Caution: County Not Listening


The Arlington County responded to several residents of our community on July 22nd with standard bureaucratic non-answers. Many residents still did not get their responses for repeated communications. Please see some of the key paragraphs from this communication. 

County’ Claim about the project :   improve pedestrian safety and accessibility throughout the Ridge-S.23rd  intersection and project corridor, including the placement of a new crosswalk at the Meade-Ridge intersection where drivers are most likely to  expect pedestrians;

  • There have been no pedestrian accidents at the current pedestrian crosswalk on S Meade St. (see: County’s Smoke Aired Out )  If the county really wanted to protect pedestrians, they could have placed a sign indicating that a pedestrian crosswalk was present. Such signage has never existed. The crosswalk has not been painted in years.

County’s claim about the project: allow drivers to move smoothly and efficiently in all directions through the Ridge-S.23rd intersection;

  • So….removing  a bus pullover and making cars stop behind a bus loading and discharging  passengers on a one-lane going north is smooth and efficient? Reducing the width of 23rd Street going east from Ridge Rd. so that buses that already enter the opposite lane to negotiate a right turn will have an even greater problem.

County’s claim about the project: – maintain ADA accessibility throughout the project area in an efficient manner;

  • Putting a pedestrian crossing across multiple lanes of traffic may seem efficient to the County but it is not safe.  The current pedestrian crossing is on Meade Street.  Pedestrians cross two lanes of traffic. The county is moving the crosswalk to cross the new T-intersection entrance from Ridge to Meade.  Pedestrians will cross many more traffic streams, the crossing will be right on Ridge  Road, and drivers making a right turn from Ridge will not see these pedestrians, especially with cars bearing down on their bumpers.

County’s claim about the project: – provide  signage for vehicles traveling south from S.23rd on Ridge to remind  drivers that there are a number of possible turns (multiple driveways and Meade St.) that may be taken and that caution should be exercised;

  • How many signs will that be?  There would be no need for multiple driveways from Meade Street directly onto the arterial Ridge Rd. if the County takes one of the many lower cost solutions.  Instead, multiple driveways will now open directly on to Ridge.  Residents who had a safety lane between their homes and Ridge Rd have lost their on street parking and are facing a busy road.  Only two homes that get substantially larger yards at taxpayers’ expense may benefit from it.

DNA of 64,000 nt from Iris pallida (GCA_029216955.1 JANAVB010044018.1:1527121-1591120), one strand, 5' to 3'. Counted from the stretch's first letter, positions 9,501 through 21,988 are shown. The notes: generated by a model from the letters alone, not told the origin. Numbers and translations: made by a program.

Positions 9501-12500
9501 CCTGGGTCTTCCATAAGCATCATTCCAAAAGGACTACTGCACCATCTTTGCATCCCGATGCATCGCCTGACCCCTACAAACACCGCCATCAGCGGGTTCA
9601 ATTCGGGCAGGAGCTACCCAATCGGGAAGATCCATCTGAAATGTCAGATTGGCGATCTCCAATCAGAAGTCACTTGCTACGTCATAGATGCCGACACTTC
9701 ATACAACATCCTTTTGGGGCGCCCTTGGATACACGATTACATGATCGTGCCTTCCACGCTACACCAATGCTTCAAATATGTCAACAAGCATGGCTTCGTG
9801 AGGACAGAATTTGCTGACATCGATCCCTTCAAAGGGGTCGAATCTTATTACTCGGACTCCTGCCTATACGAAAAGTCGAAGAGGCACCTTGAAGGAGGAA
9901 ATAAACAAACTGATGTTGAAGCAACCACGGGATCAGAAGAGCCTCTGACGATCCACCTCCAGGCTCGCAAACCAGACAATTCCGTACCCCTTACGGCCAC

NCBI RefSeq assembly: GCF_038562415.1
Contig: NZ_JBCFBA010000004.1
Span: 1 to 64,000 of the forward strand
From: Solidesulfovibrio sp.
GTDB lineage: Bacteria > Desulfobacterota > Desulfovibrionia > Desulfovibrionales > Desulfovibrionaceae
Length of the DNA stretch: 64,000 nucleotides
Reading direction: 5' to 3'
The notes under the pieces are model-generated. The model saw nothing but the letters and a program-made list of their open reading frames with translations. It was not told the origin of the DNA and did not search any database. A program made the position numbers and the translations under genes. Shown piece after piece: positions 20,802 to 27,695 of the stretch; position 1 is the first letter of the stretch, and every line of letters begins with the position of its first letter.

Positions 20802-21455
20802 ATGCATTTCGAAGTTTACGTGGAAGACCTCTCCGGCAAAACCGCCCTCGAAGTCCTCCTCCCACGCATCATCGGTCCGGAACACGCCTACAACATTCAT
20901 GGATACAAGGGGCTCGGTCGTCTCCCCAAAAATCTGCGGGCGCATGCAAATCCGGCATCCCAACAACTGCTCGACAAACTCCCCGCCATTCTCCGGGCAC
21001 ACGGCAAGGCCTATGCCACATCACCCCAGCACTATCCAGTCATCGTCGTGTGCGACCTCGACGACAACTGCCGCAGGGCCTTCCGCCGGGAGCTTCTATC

County’s claim about the project:– maintain  access to Meade Street for snowplows and other large vehicles moving at reasonable speeds.

  • Did they seriously look at this intersection at all?  The turning radius has been tightened so much that a truck will have to turn into the oncoming lane when exiting Meade Street.  Traffic entering at the same time will be stuck.  Did they take a look at the grade of this intersection?  Neighbors heading south on Ridge are at a sharp slope and then have to make a right turn uphill  to our street…across a pedestrian crossing.

County’s claim about the project: Finally, it is County policy to remove slipways. In this case, residents will continue to have multiple safe ways to reach their homes in both good and inclement weather. We acknowledge that one existing westbound entrance will be removed but point out that the existing three other movements between Meade and Ridge all have been safely occurring for years at the proposed intersection. Narrowing the entrance and adding signage will ensure that all who use it – walkers, bikers, and drivers – approach with caution and care.

  • County’s policy is not “one size fits all”. There are many reasons why safety slip lane was constructed for Meade St (see: Slip Lane and Safety). So, now this seems to be the County’s solution.  Use other entrances.  Force traffic into the neighborhood.  Most of the traffic entering Meade Street  is related to Oakridge Elementary.  That traffic (counted at 100 cars in an hour during the school year) will take other streets at the county’s suggestion (for example: Nash Street).  Moving traffic into the neighborhood is totally at odds with the County’s Master Transportation Plan.   

County’s claim about the project: We acknowledge that elements of  this project have created dissension within the immediate neighborhoods. Many  have cited a lack of adherence to the Neighborhood Traffic Calming (NTC)  procedures.

  • However, we understand that monies used in this plan include funds received from developers  in Potomac Yards  (site plan 105 ) and from Pentagon Row (site plan 346) for “traffic calming.”  It is convenient to change your terminology  at the last moment.  Especially when traffic calming requires 60% or 70% of the neighborhood agreement in order for the project to start.   Changing your definitions to suit your “stay the course” logic for this unsafe, unwanted and wasteful design is wrong. Ignoring neighbors is not the “Arlington Way”, but rather working with them.  Regardless of your classifications, there are no transportation projects without robust citizen’s process or support. This project had no process or citizen’s support.  It seems that County’s staff was more pre-occupied in getting the rubber-stamp on the project than focusing on the rational and justified citizen’s concerns about safety.  Even one of your County Board members, Ms. Faviola, clearly called for the robust process to be implemented for this project.  The County’s focus on advancing project that is in direct opposition to the majority of citizens is nothing more than the slap in the face. 
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